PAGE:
Things I Learned And Invaluable "Stuff" My Students Taught Me

With only EOGs and a few more weeks of school standing between us (my  students and I) and the end of the year, I thought I would take a minute to  review everything that I have learned and experienced.  Now don’t let this  post  fool you though.  You see I teach at a year-around school so we don’t  end until  June 30th and we start a new school year July 9th.  That’s why I  am writing this post now because there will be no  time during  that week to  be posting to my blog.

Let me start out by saying that overall this year was spectacular.  I know  some  other first year teachers who have had traumatic years.  In fact, I  know 2 first  year teachers who switched schools half way through the year.  So I consider  myself lucky and blessed to have been surrounded by a great team, a supportive staff, and eager students.  Oh and by the way…the  picture you see  hear is  from a Saturday morning cartoon called  Recess…great cartoon!

So let’s recap my year and all of the things I have learned…

1. I started the year late.  When I graduated last May (2009), my district was in a hiring freeze (as they are this year it was just lifted…YAY! Now I will officially be teaching again next year). By the time I started teaching, my students had already been in school for about 6 weeks.  This was a very difficult transition for me and the students.  They had already established a routine and had become accustomed to their teachers and then I show up.  I think everyone was a little nervous.  I was nervous because it was my first year of teaching, and they were a little nervous because I was just some new guy who could disrupt their entire universe. But it didn’t take too long for them to warm up to me and vice versa.  I quickly learned children like routine (some of them need routine) and if you disrupt their routine, it had better be in favor of them.

2. Within a few weeks of my first year, I received a lot of slack about my use of technology in the classroom.  The nay-sayers threw CIPA at me.  The nay-sayers told me I was causing a distraction.  The nay-sayers told me I was using my students for my own personal social media endeavors (that one really shocked me).  That entire experience taught me a lot but most importantly, it taught me patience.  Those people showed me how important it is to be able to justify why I teach the way I do (using technology, preparing 21st century leaners) and why I teach what I teach (social studies in context of the community).   If I cannot justify the advantages and benefits of my teaching to myself, how can I then turn and expect parents and administrators to see the value in my classroom.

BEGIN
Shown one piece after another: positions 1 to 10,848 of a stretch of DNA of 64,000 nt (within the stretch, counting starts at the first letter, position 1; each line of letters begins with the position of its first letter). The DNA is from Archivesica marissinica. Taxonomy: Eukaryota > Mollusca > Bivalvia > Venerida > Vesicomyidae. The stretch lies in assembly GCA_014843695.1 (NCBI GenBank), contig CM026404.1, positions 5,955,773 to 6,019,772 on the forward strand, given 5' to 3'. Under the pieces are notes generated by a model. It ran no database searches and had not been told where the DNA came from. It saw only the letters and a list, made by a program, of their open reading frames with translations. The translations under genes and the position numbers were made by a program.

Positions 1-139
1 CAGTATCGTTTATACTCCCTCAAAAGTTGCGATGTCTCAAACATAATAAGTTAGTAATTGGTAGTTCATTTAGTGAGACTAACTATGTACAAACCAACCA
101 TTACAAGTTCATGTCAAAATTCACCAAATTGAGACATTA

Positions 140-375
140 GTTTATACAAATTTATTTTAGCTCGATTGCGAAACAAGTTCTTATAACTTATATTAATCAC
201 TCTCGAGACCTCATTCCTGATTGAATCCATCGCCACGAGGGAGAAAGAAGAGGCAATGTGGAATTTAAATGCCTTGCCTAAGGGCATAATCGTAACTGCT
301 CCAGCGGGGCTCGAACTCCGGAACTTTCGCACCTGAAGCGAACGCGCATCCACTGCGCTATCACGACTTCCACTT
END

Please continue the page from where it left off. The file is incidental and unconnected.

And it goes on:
3. Oh yeah…I got a concussion.  Great story…perhaps another blog post at some point.  Let’s just say it involved a student faculty basketball game, a really big 7th grader, a really hard gym floor, and a hospital cat scan.  Oh yeah, I thought a school bus was Bojangles.  The color threw me off or it could have been the knot on my head.

4. During my first year, I was graciously awarded “First Year Teacher of the Year” for my school.  It was a very flattering honor because there are quite a few really dynamic and great first year teachers at my school.  Honestly, it could have been any one of us.  I made it all the way to final 2 for the district.  In fact a good friend of mine, who I graduated with, was just chosen as the district award winner a few weeks ago.  The entire process was very enlightening.  I had many people in my classroom observing, reading my blog, reading my essays, asking my colleagues questions, interviewing me, etc.  After it was all said and done, I realized that for the entire 12 week interview and observation process, I was very driven and focus to bring my A game…if you will. I did not want to lose any opportunity to interact with my students, teach them something new, or learn something from them.  I want to feel that drive all the time.  I don’t know why I wasn’t driven like that at the beginning of the year…maybe nerves.  And now to be honest…I am tiring out.  Honestly, I’m exhausted. I am trying to maintain that pace of innovation, but I am losing steam and so are my students.  Next year, I know to pace myself so that I can keep that motivation, drive, and educational vision alive the entire year.

So there is a year in review, but don’t think I won’t be writing more soon.  We start school again on July 9th (quick turnaround…I know) with new students who I am looking forward to getting to know.  But I’ll leave you what I learned from my students this year:

-how to spin a silly band on your finger

-how to do the dance move “the jerk”

-I wear too many polos for a grown man

-my beard makes me look old

-how to trust

-the value in just saying “Hello”

-I drink a lot of water

-I write like a girl


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One Response to Things I Learned And Invaluable "Stuff" My Students Taught Me

  1. Sara Kelleher says:

    Mr. Miles,
    First off, you can “jerk”…but can you “teach me how to jerk” or “flex?” YouTube that…good stuff.

    Secondly, nice post. I’m also finishing my first year in education and it feels like a dog year (you know, seven years into one). Reading about your “nay-sayer” obstacle reminded me of a realization I had this year: sometimes adults act like children, and looking at them in that light makes it a little easier to not explode…not to mention it makes you really appreciate your upbringing.

    Keep it up!
    -Ms. K

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